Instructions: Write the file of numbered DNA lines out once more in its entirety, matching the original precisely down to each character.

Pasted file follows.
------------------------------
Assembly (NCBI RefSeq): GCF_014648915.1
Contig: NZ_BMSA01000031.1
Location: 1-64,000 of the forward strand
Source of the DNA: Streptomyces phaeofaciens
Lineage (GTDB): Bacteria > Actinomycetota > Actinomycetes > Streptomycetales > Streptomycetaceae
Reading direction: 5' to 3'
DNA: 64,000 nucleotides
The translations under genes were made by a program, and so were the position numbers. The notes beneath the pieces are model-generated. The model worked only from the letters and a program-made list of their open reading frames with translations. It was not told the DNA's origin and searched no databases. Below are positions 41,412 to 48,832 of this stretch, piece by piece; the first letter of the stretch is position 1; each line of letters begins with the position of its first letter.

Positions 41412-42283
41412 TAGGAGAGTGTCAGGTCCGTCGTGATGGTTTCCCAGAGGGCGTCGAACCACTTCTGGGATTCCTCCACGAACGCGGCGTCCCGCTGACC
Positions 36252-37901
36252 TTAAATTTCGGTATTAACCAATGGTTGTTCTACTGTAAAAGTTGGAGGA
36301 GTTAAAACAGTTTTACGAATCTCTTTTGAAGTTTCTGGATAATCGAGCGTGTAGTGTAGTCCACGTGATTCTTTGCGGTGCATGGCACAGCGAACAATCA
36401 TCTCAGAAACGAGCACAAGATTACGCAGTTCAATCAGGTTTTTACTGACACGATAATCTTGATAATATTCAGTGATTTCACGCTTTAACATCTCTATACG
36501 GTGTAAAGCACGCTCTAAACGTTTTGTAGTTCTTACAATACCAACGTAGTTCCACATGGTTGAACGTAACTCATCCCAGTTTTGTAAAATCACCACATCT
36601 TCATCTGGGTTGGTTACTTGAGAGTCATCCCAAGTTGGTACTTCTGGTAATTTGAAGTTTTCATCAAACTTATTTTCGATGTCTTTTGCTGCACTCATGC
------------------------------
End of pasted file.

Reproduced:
Assembly (NCBI RefSeq): GCF_014648915.1
Contig: NZ_BMSA01000031.1
Location: 1-64,000 of the forward strand
Source of the DNA: Streptomyces phaeofaciens
Lineage (GTDB): Bacteria > Actinomycetota > Actinomycetes > Streptomycetales > Streptomycetaceae
Reading direction: 5' to 3'
DNA: 64,000 nucleotides
The translations under genes were made by a program, and so were the position numbers. The notes beneath the pieces are model-generated. The model worked only from the letters and a program-made list of their open reading frames with translations. It was not told the DNA's origin and searched no databases. Below are positions 41,412 to 48,832 of this stretch, piece by piece; the first letter of the stretch is position 1; each line of letters begins with the position of its first letter.

Positions 41412-42283
41412 TAGGAGAGTGTCAGGTCCGTCGTGATGGTTTCCCAGAGGGCGTCGAACCACTTCTGGGATTCCTCCACGAACGCGGCGTCCCGCTGACC
Positions 36252-37901
36252 TTAAATTTCGGTATTAACCAATGGTTGTTCTACTGTAAAAGTTGGAGGA
36301 GTTAAAACAGTTTTACGAATCTCTTTTGAAGTTTCTGGATAATCGAGCGTGTAGTGTAGTCCACGTGATTCTTTGCGGTGCATGGCACAGCGAACAATCA
36401 TCTCAGAAACGAGCACAAGATTACGCAGTTCAATCAGGTTTTTACTGACACGATAATCTTGATAATATTCAGTGATTTCACGCTTTAACATCTCTATACG
36501 GTGTAAAGCACGCTCTAAACGTTTTGTAGTTCTTACAATACCAACGTAGTTCCACATGGTTGAACGTAACTCATCCCAGTTTTGTAAAATCACCACATCT
36601 TCATCTGGGTTGGTTACTTGAGAGTCATCCCAAGTTGGTACTTCTGGTAATTTGAAGTTTTCATCAAACTTATTTTCGATGTCTTTTGCTGCACTCATGC